Church leaders unite against new Sunday trading laws

Tim Ross
The Telegraph

For the first time, senior Roman Catholic, Church of England, Church in Wales, Methodist, United Reform Church and Salvation Army figures issue a joint statement opposing the government’s plan to relax Sunday trading laws

Plans to allow large shops to open for longer on Sundays will damage family life and do nothing to boost the economy, an unprecedented alliance of Christian leaders warns today.

For the first time, senior Roman Catholic, Church of England, Church in Wales, Methodist, United Reform Church and Salvation Army figures issue a joint statement opposing the government’s plan to relax Sunday trading laws.

In a letter to The Telegraph, the six faith organisations warn that plans to let large chain stores open for longer hours would increase the “commodification” modern life.

Shop workers and customers will have less time to spend with their families and small local stores will suffer a loss of business, they say.

The warning comes after ministers announced they would give local councils in England and Wales the power to allow large retailers in their area to open for longer, in measures contained in the Enterprise Bill, which is passing through Parliament.

Under current rules, small shops can open whenever they want, but on Sundays, larger stores are restricted to a maximum of six hours in the period between 10am and 6pm.

Sajid Javid, the Business Secretary, said relaxing the restrictions would enable local authorities to “help struggling High Streets”.

He has faced opposition from traditionalist Tory MPs and faith leaders have spoken out individually.

Sajid Javid
Sajid Javid   Photo: BETHANY CLARKE FOR THE TELEGRAPH

But the letter to the Telegraph marks the first time since the plans were announced that the leaders of the country’s major Christian denominations have joined forces to voice their opposition.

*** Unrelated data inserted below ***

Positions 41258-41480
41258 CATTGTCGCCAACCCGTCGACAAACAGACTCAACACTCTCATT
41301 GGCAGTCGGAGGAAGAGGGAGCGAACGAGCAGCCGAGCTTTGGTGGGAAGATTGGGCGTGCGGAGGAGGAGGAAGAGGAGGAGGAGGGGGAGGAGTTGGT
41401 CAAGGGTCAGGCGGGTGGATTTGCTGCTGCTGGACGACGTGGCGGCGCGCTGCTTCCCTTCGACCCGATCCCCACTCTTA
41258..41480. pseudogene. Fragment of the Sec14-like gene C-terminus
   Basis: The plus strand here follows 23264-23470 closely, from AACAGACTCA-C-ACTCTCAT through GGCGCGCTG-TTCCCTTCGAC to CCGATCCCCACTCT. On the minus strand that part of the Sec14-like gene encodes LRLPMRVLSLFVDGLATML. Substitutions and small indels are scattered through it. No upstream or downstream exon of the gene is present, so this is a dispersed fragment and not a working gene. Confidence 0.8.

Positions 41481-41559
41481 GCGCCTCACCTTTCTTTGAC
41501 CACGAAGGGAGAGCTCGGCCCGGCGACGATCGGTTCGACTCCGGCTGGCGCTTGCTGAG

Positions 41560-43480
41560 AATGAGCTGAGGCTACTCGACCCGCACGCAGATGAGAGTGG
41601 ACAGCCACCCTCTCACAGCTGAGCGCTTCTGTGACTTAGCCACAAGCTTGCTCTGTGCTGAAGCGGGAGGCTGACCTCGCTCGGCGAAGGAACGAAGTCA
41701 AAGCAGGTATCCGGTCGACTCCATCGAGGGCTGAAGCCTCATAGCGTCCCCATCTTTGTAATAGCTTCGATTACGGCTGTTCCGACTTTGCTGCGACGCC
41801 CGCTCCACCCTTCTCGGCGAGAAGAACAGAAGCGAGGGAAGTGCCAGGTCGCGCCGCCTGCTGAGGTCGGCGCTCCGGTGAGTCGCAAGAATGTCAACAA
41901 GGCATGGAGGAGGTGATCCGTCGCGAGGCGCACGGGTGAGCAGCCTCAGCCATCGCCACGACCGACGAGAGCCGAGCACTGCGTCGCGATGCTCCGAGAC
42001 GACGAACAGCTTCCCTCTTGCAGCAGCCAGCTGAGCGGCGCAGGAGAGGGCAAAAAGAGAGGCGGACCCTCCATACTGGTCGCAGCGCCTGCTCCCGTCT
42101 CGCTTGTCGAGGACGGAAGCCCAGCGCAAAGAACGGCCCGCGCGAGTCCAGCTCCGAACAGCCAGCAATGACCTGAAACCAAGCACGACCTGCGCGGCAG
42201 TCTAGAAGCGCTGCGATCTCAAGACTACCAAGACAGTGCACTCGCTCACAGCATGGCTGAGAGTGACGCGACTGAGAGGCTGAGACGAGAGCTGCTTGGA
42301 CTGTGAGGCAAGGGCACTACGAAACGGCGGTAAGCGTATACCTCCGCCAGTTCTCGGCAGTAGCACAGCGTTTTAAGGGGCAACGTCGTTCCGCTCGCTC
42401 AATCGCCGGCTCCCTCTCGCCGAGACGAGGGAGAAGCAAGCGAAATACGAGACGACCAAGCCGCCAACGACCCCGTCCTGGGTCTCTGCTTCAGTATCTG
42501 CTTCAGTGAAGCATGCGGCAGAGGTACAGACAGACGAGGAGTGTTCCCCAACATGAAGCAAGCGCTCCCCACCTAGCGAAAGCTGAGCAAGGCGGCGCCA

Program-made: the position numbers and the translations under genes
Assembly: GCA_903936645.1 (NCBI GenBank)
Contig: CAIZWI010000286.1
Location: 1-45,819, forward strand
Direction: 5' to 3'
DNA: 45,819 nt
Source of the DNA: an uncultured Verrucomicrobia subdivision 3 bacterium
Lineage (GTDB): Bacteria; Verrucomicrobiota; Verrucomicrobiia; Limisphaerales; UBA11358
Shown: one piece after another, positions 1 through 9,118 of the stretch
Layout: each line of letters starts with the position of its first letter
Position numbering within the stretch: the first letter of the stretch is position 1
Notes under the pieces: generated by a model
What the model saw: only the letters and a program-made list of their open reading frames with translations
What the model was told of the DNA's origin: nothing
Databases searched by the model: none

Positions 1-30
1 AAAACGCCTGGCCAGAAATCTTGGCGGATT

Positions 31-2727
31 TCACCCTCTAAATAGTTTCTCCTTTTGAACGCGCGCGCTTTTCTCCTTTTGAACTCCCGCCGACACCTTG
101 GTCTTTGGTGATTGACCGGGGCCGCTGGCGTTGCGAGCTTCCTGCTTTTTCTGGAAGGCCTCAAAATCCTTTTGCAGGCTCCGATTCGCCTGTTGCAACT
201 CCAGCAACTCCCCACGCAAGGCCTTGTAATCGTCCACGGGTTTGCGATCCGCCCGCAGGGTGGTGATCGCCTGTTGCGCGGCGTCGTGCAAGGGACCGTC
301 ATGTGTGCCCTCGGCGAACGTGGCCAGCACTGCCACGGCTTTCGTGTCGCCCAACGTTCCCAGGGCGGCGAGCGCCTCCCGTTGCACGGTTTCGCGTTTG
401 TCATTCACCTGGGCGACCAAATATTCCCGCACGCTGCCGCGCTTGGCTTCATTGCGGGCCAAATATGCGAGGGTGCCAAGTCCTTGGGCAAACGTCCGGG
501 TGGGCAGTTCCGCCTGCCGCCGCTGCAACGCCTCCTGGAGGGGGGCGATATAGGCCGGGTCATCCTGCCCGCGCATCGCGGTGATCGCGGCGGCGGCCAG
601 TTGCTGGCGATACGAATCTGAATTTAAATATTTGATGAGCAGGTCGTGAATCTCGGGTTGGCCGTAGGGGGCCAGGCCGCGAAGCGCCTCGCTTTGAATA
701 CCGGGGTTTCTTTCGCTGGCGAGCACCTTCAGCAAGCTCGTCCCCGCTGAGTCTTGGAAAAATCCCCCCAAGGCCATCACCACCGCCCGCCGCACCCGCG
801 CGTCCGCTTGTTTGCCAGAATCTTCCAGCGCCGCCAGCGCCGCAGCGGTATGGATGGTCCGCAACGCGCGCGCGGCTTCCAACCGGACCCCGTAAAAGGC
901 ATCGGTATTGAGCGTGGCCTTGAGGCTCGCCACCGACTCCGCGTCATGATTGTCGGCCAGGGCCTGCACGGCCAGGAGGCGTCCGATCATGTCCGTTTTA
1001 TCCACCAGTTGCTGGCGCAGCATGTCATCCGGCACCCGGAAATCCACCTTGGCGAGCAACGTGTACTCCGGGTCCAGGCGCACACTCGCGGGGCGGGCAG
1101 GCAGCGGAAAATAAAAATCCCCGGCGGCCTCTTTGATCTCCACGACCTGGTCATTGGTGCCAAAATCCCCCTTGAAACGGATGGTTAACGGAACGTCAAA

The letter is signed by the Bishop of St Albans, the Rt Rev Alan Smith, who is the Church of England’s spokesman on economic affairs; the Roman Catholic Archbishop of Southwark, the Most Rev Peter Smith; the Archbishop of Wales, the Most Rev Dr Barry Morgan, and Methodist, United Reform Church and Salvation Army leaders.

“As leaders of Christian communities England and Wales, we oppose the government’s plans to further deregulate Sunday Trading laws,” they write.

“We are concerned that the further deregulation of Sunday Trading laws is likely to disrupt the rhythms of community life that are so integral to the common good. In a world of increasing commodification the space for shared time and activities, central to human flourishing, is becoming increasingly rare. Needlessly extending Sunday opening hours will only exacerbate this trend.”

http://cf-particle-html.eip.telegraph.co.uk/7ce5c3f3-d76a-44e2-9bad-6c308464ec36.html?ref=http://www.telegraph.co.uk/news/religion/12176301/Church-leaders-unite-against-new-Sunday-trading-laws.html&title=Church%20leaders%20unite%20against%20new%20Sunday%20trading%20laws%20-%20Telegraph

The current Sunday trading restrictions offer “a balance” between consumer needs and the “health” of local communities, providing time for shopping as well as protecting “the common leisure time essential for family life and shared social activities”.

Their letter argues that there is “no evidence base” to show that relaxing the limit on large shops’ opening hours will lead to “substantial economic benefit” to Britain.

The move comes after the Telegraph last week published a letter from 150 council leaders and 40 MPs urging the government to push ahead with the relaxation of Sunday trading laws. They claimed that the economy would receive a £1.4bn boost from the change.

A study from Oxford University, however, claims the only clear impact will be to damage the businesses of small shops, who will lose customers to larger chain stores, the faith leaders say.

Fears have been raised that shop workers will come under pressure to work for longer on Sundays.

Two weeks ago, ministers announced a package of concessions designed to allay these fears, promising new protections to ensure shop staff can say “no thanks” to their bosses.

The measures included a new legal right for workers to refuse requests to work for longer on Sundays.

The faith leaders say they welcome the initiative but “remain unconvinced” that these protections will be “effective in practice”.

 

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